Trialing thoughts

Real work is about what is practical and efficient. Trialing attempts to take what is practical and efficient to precise and perfect. That’s why it requires more interaction and entails such mental discipline on the part of a handler/dog team.

I have never understood the “thought process” that trialing isn’t practical. The phases of work that transpires at a trial are common occurrences in every day shepherding. The difference is your work is being judged and has to be brought up to a higher standard.

Separating ewes out that are bred (in order to feed them extra) is one maneuver that is used frequently (shedding). Driving sheep through gates simulates driving sheep to the next field through a gate. Much easier “at home” because there is a fence on “either side” of “those” gates funneling the sheep through also the sheep KNOW where the gate is. Penning, driving, outruns are all necessary to any sheep operation. I’ve always thought trialing was one  of the best ways to improve the genetics of working dogs. It’s a place to see numerous dogs work and see their strengths and weakness. Hopefully allowing  us to see potential breeding quality we need to improve the working dog.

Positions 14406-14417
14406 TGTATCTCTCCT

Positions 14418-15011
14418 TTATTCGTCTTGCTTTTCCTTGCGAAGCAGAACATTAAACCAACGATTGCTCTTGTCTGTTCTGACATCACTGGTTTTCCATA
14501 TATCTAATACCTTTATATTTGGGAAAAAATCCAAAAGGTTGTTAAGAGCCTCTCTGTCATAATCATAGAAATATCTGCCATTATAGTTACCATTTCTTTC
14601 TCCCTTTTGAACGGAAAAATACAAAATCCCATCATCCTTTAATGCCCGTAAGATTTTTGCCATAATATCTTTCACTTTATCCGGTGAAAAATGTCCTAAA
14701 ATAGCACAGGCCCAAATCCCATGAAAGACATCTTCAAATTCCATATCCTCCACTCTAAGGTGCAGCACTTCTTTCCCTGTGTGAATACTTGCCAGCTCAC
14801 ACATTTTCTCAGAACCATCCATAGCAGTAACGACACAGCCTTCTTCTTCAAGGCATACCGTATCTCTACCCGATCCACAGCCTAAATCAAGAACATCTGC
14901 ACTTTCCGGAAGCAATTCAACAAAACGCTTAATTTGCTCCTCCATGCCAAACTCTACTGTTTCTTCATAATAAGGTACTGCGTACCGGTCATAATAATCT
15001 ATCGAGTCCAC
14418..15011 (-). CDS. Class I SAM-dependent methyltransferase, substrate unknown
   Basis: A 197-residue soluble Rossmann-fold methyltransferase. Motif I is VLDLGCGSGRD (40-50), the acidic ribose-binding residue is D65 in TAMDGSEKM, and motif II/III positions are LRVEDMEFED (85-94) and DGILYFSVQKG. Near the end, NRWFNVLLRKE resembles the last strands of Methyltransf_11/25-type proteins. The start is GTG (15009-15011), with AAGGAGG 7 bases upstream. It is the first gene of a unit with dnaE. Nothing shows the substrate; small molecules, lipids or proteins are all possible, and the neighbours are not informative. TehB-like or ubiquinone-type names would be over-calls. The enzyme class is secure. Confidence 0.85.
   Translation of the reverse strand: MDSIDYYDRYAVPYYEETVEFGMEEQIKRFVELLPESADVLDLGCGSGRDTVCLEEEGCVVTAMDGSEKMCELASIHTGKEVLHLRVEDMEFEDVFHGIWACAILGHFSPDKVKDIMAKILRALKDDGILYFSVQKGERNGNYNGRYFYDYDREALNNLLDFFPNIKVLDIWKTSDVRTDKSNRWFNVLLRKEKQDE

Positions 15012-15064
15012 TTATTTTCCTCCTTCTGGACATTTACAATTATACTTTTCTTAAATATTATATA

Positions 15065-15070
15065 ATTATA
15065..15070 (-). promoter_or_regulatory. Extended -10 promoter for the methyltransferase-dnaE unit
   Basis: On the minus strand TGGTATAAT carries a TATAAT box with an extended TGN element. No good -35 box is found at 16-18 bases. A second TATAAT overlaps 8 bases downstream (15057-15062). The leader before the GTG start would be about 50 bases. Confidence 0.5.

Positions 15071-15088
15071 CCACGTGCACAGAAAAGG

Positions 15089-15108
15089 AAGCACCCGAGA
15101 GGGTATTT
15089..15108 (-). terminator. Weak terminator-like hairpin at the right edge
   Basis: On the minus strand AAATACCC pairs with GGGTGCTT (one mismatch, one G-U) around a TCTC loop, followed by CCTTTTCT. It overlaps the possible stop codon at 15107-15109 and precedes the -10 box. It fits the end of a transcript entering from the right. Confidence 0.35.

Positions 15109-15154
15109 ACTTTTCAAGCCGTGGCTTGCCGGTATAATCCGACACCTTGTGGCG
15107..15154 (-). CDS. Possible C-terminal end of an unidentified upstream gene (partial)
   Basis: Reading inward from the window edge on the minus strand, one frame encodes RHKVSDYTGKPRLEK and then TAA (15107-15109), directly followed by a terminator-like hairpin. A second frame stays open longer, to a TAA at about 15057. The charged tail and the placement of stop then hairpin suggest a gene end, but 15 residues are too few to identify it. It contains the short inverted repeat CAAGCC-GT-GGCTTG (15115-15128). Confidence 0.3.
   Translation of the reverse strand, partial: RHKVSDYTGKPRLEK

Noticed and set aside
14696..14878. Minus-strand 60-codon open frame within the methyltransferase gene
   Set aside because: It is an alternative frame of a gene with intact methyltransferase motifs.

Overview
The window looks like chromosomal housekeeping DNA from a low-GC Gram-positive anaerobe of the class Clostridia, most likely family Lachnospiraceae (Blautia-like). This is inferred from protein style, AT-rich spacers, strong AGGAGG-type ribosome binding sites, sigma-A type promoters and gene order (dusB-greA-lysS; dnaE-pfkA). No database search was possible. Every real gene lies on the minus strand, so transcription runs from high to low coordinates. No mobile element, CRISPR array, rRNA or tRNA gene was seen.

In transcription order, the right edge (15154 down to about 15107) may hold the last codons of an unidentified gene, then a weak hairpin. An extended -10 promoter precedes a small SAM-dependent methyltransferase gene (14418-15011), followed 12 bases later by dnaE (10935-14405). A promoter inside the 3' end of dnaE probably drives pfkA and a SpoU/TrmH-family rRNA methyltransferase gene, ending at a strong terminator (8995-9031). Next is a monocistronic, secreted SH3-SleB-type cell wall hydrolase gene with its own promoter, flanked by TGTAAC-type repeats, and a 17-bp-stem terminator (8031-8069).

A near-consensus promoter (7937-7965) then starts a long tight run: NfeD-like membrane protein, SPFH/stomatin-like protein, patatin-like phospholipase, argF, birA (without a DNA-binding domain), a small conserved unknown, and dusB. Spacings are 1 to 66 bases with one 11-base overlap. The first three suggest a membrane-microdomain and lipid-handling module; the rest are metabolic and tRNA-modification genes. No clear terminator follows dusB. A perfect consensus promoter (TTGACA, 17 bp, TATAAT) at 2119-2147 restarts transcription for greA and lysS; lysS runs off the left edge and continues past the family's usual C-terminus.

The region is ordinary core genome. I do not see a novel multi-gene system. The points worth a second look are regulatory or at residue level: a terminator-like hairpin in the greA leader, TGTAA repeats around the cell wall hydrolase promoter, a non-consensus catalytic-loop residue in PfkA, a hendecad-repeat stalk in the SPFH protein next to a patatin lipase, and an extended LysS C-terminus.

Why people trial is another story. For some it’s the “glory” for others it’s a to see how their dogs measure up to other dogs.

 I’ve always try to look at trials as a gauge to see where my dogs are in their training and to find what I need to work on. Winning is great and we all enjoy it but it doesn’t make you nor your dog any better/worse than before you walked to that post.

Then, there are some people that make trialing miserable for everyone attending. Instead of watching dogs looking for the special ones -no, instead – they use it as a time to put down everything and everybody. Each and every dog and handler has good and bad qualities. To look for the negative in every run in order to say how much better they could do … is a way to try and build themselves up by putting others down.  I understand not liking a dog or a way a handler handles a dog … everyone has their preferences —  but to go out of your way to LOOK for faults … isn’t good for trialing.

There is a top handler I admire very much as I’ve never heard him put down either handler nor a dog. He looks at dogs and if you ask him what he thinks he will point out the good parts of the run. He’s a pleasure to be around and makes a trial an enjoyable place. I wish there were more like him as I think he’s the best PR there is for dog trialing.

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